Crossing the Grand Sierras

(1869)

"Crossing the Grand Sierras," words and music by Henry Clay Work, describes a journey across the United States on a train.

Crossing the Grand Sierras
by Henry Clay Work


All aboard! all aboard!
The hissing breath of the iron steed
Proclaims his wish to be quickly freed;
And soon as the stroke from the bell we hear,
He springs at the touch of his engineer,
And a way we glide
O'er prairies wide,
Through verdant vales,
And mountain dales,
To the last great chain,
Which has striv'n in vain
With the Lightning! the Lightning!
the Lightning Palace Train.


Forgetting far Atlantic,
And midway scenes romantic,
We scale the peaks gigantic,
Which guard the Land of Gold:
Here silver rills are leaping,
Here lovely lakes are sleeping,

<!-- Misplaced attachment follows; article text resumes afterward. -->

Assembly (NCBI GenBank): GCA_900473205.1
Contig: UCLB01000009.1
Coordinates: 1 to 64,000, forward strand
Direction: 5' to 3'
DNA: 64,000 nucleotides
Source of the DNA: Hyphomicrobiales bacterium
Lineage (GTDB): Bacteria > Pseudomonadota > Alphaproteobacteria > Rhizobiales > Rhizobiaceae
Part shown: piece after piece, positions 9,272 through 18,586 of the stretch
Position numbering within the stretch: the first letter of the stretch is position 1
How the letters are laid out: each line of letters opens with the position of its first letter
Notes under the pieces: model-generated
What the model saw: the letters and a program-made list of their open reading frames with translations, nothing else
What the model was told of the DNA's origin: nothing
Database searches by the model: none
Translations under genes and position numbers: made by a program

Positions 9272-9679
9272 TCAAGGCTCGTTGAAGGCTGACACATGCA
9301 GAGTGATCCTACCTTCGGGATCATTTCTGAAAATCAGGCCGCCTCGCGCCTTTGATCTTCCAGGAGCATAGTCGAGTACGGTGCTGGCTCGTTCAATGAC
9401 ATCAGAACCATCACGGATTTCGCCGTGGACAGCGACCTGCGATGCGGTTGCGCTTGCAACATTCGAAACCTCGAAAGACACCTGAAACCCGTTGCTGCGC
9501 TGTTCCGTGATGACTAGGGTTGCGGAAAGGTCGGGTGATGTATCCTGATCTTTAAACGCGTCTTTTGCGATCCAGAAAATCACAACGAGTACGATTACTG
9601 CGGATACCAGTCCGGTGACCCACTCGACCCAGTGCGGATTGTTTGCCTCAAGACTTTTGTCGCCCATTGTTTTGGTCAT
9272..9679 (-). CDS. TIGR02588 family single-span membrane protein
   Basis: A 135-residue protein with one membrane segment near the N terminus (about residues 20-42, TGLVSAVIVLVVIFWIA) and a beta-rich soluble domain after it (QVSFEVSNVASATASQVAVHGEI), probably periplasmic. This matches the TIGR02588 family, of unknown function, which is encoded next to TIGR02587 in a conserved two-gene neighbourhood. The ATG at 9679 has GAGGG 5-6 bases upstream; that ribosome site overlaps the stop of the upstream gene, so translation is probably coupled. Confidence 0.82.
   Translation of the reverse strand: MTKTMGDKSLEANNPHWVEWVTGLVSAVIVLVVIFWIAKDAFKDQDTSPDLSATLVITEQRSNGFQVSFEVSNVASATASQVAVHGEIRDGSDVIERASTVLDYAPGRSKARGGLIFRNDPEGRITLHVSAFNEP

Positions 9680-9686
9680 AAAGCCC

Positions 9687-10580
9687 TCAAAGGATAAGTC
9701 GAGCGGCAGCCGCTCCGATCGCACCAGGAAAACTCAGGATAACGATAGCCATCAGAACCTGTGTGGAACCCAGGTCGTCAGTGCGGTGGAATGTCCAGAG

And snowclad granites keeping
Their "watch of years" untold.


We sing a wond'rous story,
No nation sang before!
A Continental Chorus,
That echoes either shore:
We sang it on the summit!
We sing it on the plain!
We've climbed the Grand Sierras
With the Lightning Palace Train,
With the Lighning! the Lighning!
the Lightning Palace Train.


All aboard! all aboard!
No toil can tire our important steed,
So once again will we test his speed!
How quick is the wish of our hearts obey'd!
He starts at the turn of the downward grade,
And again we glide
By torent side,
O'er trestl'd deeps,
Through tunel'd steeps,
While the victries wane
Which they sought to gain
With the Lightning! the Lightning!
the Lightning Palace Train.


'Neath timber'd roofs unending,
From winters snows defending,
Through canyons wild descending
To the City of the Plain:
We leave the scenes terrific,
We pass the fields prolific,
And view the broad Pacific--
The Golden gated main.


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